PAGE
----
There a joke about an American Indian I heard when I was a kid, called “Bowels No Move.”
There was an Indian, the joke goes, who refused to move his tepee when he was asked to move.
“Is Bowels going to move?”
“Bowels no move,” the Indian responded.
“Is Bowels going to move?”
“Bowels no move.”
This went on day after day, for several years, until one day when he was asked “Is Bowels going to move?”
“Bowels gotta move; tepee full of s***.”
Aren’t some of us like Bowels, when we continue with our destructive behavior, such as going on drunken binges, drug addiction, anger, resentment, nasty attitude towards others and on life in general and selfish, bad decisions that hurt ourselves and others around us?
Unfortunately, like Bowels, we stubbornly wallow in our manure — our self destructive behavior, until we hit rock bottom. I see people around me, some of them friends, returning again and again to drinking, drugs, and other self destructive behavior. A couple years ago, I fell into a pit after having continued in my wayward ways.
Once you start compromising your principles, and continue this way unchecked, you begin a downward spiral. It’s like falling into a black hole. You can be sucked into sin at warp pace speed but you don’t feel like you are rapidly descending, as you’ve turned off the control switch and become oblivious to what you are doing. You are out of control. Indeed, I was.
The impulsive, seize the day behavior continued, and the manure mounted in my tent. For the longest time, Bowels no move, despite loved ones asking me to come to my senses and think about what I was doing. But I persisted in my wayward ways. I was the Captain of my ship. Although I didn’t admit it, my rudder set me off course, losing my way.
I had abandoned my family.
Just before I almost completely lost my rudder, I lost my job of 12 years, my dog died, and I got into a fight with a psycho who was living at the house where I was living, who assaulted me verbally, then threatened me physically, spitting on me and closing in on me. I snapped and ended up grabbing my assailant and pushing her into some furniture. I was arrested and went home, where I was not welcomed.
My funds ran dry, and I sought assistance. I found the local Salvation Army food pantry. I struggled to get food. At night, my heart raced so much I almost called 911 for myself. Like the Prodigal Son, I had squandered my heritage. I was in solitary confinement at the bottom of a pit, wallowing in my own manure.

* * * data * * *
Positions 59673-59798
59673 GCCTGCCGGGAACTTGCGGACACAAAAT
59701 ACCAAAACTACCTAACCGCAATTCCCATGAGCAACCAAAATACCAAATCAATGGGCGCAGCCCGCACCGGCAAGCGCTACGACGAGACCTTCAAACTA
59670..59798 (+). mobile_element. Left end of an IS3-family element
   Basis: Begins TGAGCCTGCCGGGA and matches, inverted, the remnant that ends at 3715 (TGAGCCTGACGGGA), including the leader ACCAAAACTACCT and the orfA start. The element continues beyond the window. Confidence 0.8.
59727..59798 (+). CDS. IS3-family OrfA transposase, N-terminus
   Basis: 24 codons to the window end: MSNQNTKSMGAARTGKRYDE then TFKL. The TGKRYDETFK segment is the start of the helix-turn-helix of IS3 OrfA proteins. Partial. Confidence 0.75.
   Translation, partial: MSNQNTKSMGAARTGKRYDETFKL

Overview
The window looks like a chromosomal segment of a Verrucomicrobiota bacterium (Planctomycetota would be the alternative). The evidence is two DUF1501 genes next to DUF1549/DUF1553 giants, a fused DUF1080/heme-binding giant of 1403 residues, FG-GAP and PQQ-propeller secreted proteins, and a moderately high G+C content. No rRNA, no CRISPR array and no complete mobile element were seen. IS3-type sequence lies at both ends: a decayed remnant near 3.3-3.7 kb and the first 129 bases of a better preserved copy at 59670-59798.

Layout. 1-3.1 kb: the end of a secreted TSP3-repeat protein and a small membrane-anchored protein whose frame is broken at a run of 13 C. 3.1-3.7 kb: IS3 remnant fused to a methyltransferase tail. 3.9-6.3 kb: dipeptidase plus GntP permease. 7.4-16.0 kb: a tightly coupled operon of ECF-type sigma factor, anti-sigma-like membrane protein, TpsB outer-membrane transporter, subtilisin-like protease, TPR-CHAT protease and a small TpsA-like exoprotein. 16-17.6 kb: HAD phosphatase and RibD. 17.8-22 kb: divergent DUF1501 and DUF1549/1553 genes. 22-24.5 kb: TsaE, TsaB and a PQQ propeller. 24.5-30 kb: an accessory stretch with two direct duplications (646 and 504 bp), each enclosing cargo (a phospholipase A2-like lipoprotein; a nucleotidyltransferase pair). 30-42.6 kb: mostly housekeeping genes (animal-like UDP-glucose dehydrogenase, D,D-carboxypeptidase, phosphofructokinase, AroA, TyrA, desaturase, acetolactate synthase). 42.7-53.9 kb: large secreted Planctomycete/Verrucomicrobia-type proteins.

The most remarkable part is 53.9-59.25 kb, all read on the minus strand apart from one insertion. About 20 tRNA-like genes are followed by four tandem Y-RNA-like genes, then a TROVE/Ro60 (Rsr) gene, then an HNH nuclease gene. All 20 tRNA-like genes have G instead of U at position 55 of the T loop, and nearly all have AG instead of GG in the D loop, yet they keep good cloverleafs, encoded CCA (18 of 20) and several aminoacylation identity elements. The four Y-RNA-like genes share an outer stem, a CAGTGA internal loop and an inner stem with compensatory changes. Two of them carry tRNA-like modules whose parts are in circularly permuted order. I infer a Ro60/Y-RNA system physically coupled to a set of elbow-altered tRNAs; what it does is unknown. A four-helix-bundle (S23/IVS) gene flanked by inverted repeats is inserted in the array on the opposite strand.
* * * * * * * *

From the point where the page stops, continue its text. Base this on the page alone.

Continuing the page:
I was humbled, and still continue to be.
I ended up going to church at the Salvation Army Community Center, where I returned to God.
Psalm 40:2 New International Version (NIV)
2 He lifted me out of the slimy pit,
out of the mud and mire;
he set my feet on a rock
and gave me a firm place to stand.
Now starting to find my way, I found new friends, who helped me get back on the straight and narrow. I was hurting, and I was blessed to have people around to help and comfort me.
I could not afford the Internet at the house so I used the Wi-Fi at the local library. At the library, homeless people I recognized from the Salvation Army community meals invited me to other community meals. I was in the right place at the right time. I didn’t have enough food to feed myself and the community meals filled this gap.
I started hanging out with the homeless. Like myself, the homeless community is hurting. Society shuns them, as if being homeless isn’t enough, and some of them have addiction problems with which they are struggling.
People were there for me, and still are, when I was hurting. I want to be there for others. I get frustrated at how some of them continue in self-destructive behavior, as I have, but they have to want to change. When and how they do that is beyond my control. The Lord controls the horizontal; God controls the vertical… All I can do is try to help and be a good example.
We are therefore Christ’s ambassadors, as though God were making his appeal through us. We implore you on Christ’s behalf: Be reconciled to God.